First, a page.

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Investors face some big choices when squirrelling away their cash in the stock market. They might put it into blue-chip dividend stocks to earn reasonable returns in exchange for a modicum of stability, or they might opt for riskier fare in the hopes of giant gains.

Today, I’m going to take a look at three strategies using price-to-cash-flow ratios (P/CF) because they offer a range of potential returns with different risk characteristics.

To see the ratio in action, I start with the largest 300 common stocks on the Toronto Stock Exchange and make a basic low-P/CF portfolio containing an equal-dollar amount of the 10 with the lowest positive ratios. (The returns herein reflect monthly data from Bloomberg and include dividend reinvestment, but not fund fees, commissions or other trading costs. The portfolios are all equally weighted and rebalanced monthly.)

The basic low-P/CF portfolio worked like a charm over the 25 years through to the end of 2023, posting an average gain of 16.6 per cent annually while encountering big ups and downs along the way. The S&P/TSX Composite Index, by contrast, trailed with average annual gains of 7.5 per cent over the same period.

The accompanying graph highlights those returns, along with the returns from two other portfolios that weren’t nearly as volatile as the original one.

The second portfolio starts with the 300 largest stocks on the TSX, looking solely at dividend payers, and specifically the 10 with the lowest positive P/CFs.

The resulting low-P/CF dividend portfolio gained an average of 15 per cent annually over the 25 years through to the end of 2023. It was also 15 per cent less volatile than the first portfolio, and its swings up and down were less pronounced.

The third portfolio seeks relative safety by sticking with low-volatility stocks. I’ll call it the Stable Cash portfolio. It also begins with the largest 300 stocks on the TSX and focuses on dividend payers. It then narrows in on the 50 with the lowest volatilities over the prior 260 days, and picks the 10 with the lowest positive P/CFs.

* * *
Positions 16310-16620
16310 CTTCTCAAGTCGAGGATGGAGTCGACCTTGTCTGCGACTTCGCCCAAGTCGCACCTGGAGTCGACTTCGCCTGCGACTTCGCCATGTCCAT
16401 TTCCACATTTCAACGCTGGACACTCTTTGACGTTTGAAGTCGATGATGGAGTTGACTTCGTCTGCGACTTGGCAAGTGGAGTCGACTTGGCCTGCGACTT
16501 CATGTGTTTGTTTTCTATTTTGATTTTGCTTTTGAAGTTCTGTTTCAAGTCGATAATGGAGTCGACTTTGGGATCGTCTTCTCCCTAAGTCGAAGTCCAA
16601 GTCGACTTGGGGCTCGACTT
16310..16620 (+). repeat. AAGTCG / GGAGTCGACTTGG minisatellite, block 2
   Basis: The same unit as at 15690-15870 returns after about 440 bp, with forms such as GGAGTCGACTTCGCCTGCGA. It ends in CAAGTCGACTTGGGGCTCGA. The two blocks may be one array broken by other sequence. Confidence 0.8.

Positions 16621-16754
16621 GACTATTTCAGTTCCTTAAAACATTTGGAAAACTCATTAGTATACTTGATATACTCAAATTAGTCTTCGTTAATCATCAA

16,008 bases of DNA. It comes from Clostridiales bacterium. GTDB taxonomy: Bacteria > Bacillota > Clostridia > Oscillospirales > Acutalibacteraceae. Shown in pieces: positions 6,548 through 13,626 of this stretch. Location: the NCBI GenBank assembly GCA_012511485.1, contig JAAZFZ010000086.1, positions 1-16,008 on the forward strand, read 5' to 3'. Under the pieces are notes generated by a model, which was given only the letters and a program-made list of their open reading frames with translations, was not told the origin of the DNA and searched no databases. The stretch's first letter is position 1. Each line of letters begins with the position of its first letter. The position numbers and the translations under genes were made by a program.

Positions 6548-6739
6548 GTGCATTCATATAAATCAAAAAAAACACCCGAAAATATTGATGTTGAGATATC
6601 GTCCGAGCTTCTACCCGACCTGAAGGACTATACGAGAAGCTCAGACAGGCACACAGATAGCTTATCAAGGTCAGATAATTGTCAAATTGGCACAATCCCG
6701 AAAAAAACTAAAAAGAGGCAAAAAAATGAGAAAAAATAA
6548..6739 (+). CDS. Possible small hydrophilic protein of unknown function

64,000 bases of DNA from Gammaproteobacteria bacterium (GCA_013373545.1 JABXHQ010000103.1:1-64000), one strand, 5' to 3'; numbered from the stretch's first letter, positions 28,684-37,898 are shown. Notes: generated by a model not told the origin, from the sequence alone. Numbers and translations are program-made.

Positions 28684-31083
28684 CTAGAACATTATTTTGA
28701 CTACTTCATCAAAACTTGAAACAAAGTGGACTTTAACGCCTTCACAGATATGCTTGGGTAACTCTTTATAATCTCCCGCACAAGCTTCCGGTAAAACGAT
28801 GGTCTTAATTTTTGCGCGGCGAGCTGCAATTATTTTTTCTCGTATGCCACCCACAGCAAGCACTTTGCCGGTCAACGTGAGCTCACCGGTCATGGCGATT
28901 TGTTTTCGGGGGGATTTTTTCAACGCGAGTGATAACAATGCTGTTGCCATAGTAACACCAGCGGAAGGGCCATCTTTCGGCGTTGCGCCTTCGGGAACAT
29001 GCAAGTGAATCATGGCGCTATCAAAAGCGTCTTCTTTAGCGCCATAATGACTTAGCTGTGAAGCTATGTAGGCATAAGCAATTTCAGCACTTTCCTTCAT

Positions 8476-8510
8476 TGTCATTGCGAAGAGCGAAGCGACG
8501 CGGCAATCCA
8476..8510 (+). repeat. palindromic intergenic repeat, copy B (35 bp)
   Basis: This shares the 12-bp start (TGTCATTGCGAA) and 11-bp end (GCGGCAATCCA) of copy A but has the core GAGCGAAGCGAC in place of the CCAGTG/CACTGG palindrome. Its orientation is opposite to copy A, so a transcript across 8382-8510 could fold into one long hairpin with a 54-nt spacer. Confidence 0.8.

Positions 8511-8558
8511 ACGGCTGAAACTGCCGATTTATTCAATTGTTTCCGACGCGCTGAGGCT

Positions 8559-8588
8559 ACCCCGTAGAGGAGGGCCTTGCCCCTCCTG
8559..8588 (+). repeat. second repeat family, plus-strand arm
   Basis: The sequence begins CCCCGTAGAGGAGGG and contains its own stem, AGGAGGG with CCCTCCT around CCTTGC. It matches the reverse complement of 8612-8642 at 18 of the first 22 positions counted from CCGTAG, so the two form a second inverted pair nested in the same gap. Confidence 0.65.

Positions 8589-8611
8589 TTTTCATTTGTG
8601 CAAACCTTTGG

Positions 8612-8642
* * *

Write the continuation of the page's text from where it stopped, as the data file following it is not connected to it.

The Stable Cash portfolio gained an average of 11.6 per cent annually over the 25 years to the end of 2023, which is a little disappointing return-wise, but it got there with a modest amount of volatility and fewer downside excursions than the first two portfolios. For instance, it was 53 per cent less volatile than the basic low-P/CF portfolio.

The difference in portfolio volatility can be seen in the second graph which shows how far the portfolios fell, compared with their prior highs, in hard times. (The market index is left out of the graph in an effort to simplify the picture.)

Draw your eye to the three worst periods for the basic low-P/CF portfolio. It plunged 60 per cent in the financial crisis of 2008-09. It dropped 49 per cent when the energy patch stalled in 2015 and it gave up 62 per cent in the pandemic year of 2020. Few people would be willing to lose half their stash so often without calling it quits.

The low-P/CF dividend portfolio fared a little better but it was still pretty scary in the three downturns. It tumbled 48 per cent to hit a low in 2009. It gave up 41 per cent in 2015 before recovering and keeling over 53 per cent in 2020.

The Stable Cash portfolio held up better in hard times. It dropped 30 per cent in 2009 and beat the market index, which fell 43 per cent. The portfolio was basically unscathed in the 2015 downturn with a modest decline of 7 per cent, which was half the market’s slip of 14 per cent. The market crashed 22 per cent in early 2020, while the portfolio dipped 19 per cent.

The three portfolios help to highlight the dilemma faced by investors. They can try to reach for big returns but run the risk of encountering calamities along the way. Alternately, they can take a more moderate course in the hopes of earning reasonable returns with much less volatility. In my view, those who take the later approach are more likely to succeed over the long term.

You can find the stocks in the Stable Cash portfolio via this link, which also provides updates to many of the other portfolios I track for The Globe and Mail.

Norman Rothery, PhD, CFA, is the founder of

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